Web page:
The question I hear most from founders during Sequoia Capital's Arc program is about hashtag#pricing.
Pricing is one of the most underutilized levers for startups. Why does it matter so much? It has the most direct impact on revenue, and the moment you establish your pricing, you determine your TAM.
Getting the pricing metric right is, by far, the most important one. The key is to imagine the future: when you are a large and successful company, how have you changed the world, and what metric correlates best with your success? Hitch your financial wagon to that metric!
If you are Figma, success is all designers using the app; therefore, the pricing metrics is per designer seat. If you are VMware, success is all workloads run in virtual machines; therefore, the right pricing metric would have been a virtual machine.
A pricing metric is like the genie in a bottle: once you get it out, it is tough to rein it back or change it.
The pricing model is about when and how frequently you charge. Recurrent subscriptions are the predominant model for SaaS apps, and usage-based pricing is the model for infrastructure solutions.
Usage-based pricing creates a beautiful alignment of incentives but is less predictable. Upfront credit purchases and commitments are efforts to make usage-based practice more aligned with the rigid corporate budgeting processes.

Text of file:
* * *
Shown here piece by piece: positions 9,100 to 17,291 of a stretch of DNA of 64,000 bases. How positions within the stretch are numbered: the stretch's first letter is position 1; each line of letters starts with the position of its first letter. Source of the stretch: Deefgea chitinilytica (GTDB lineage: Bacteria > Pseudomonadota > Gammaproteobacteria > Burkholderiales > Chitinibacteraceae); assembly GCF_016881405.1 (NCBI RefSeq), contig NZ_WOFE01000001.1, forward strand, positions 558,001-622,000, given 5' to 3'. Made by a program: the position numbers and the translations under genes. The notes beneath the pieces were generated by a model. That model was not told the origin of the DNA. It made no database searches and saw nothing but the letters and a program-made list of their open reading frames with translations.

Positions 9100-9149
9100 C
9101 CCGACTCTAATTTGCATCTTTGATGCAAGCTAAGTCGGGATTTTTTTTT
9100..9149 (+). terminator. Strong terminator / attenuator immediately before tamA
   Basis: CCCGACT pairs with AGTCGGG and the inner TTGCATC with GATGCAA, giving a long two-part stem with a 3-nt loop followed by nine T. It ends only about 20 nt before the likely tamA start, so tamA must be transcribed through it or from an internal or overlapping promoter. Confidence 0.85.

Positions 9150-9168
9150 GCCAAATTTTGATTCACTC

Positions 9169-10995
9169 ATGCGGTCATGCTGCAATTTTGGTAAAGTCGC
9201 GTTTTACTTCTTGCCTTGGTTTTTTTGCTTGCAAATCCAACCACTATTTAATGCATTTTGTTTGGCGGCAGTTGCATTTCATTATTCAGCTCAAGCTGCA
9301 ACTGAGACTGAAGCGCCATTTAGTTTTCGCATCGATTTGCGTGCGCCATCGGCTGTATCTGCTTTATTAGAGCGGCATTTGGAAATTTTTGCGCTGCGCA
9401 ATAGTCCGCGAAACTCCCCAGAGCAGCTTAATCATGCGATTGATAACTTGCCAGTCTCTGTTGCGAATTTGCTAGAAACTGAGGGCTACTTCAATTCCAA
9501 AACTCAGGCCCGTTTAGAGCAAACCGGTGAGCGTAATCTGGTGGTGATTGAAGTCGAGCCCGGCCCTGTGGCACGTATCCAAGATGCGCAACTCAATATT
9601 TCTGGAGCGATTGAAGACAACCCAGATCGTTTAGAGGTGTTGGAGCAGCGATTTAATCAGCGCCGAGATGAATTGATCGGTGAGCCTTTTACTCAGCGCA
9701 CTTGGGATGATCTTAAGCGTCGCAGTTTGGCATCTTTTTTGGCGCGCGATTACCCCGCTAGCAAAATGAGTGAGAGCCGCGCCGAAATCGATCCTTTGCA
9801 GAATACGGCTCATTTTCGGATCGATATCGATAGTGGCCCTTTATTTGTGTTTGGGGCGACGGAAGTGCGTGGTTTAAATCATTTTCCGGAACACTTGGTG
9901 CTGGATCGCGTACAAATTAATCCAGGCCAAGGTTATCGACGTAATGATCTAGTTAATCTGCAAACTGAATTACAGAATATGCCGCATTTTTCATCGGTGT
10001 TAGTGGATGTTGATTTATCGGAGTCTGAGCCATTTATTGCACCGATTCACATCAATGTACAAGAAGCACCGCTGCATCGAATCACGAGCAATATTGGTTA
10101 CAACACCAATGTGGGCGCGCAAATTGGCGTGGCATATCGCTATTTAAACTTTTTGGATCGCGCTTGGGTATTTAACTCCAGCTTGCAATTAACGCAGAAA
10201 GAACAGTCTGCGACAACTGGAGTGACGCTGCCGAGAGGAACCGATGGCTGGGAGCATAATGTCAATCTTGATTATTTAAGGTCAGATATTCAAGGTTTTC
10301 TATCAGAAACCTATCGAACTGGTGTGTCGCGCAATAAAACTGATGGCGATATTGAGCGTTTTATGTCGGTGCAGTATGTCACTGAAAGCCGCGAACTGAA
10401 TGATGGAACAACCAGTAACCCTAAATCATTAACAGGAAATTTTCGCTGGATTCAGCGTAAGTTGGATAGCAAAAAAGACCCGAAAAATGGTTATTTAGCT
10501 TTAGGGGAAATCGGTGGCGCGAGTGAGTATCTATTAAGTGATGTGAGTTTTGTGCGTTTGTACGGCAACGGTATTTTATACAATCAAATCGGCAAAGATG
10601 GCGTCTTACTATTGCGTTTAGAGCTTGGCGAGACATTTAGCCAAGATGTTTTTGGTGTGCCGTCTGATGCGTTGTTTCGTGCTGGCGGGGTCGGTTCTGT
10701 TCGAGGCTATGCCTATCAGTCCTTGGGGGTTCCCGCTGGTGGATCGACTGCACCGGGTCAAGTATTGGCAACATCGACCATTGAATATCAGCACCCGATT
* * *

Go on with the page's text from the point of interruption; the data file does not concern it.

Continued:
You can be the premium solution or the affordable one. Both are legitimate approaches. But your pricing needs to be consistent with the rest of your strategy: with your product and distribution channels. You can’t have an affordable solution distributed through an expensive enterprise sales force. In this case, you need to sell either online or through inside sales—the product better be simple and the sales cycle quick.
Many technical founders are shy about asking for a lot of money for their product. Don’t be. If customers like the product and it delivers value, they will gladly pay for it. Unless you hear customer complaints that you are expensive, then for sure you are underpricing.
Calculate the ROI of your product, and take 20% of that value as your price point. How much it costs you to build the solution should not guide your pricing. But you should do a sanity check that you have a decent gross margin.
Most companies start by selling a single package. Over time, they realize that different customer segments have different maturity levels and willingness to pay. To price discriminate between these segments, you need to introduce multiple packages. Start by creating a customer maturity curve to inform your decisions on how many packages you need. The trick is to have the smallest number of packages to cover the broadest range of customer needs.
Your packages will change and evolve quickly as your product matures.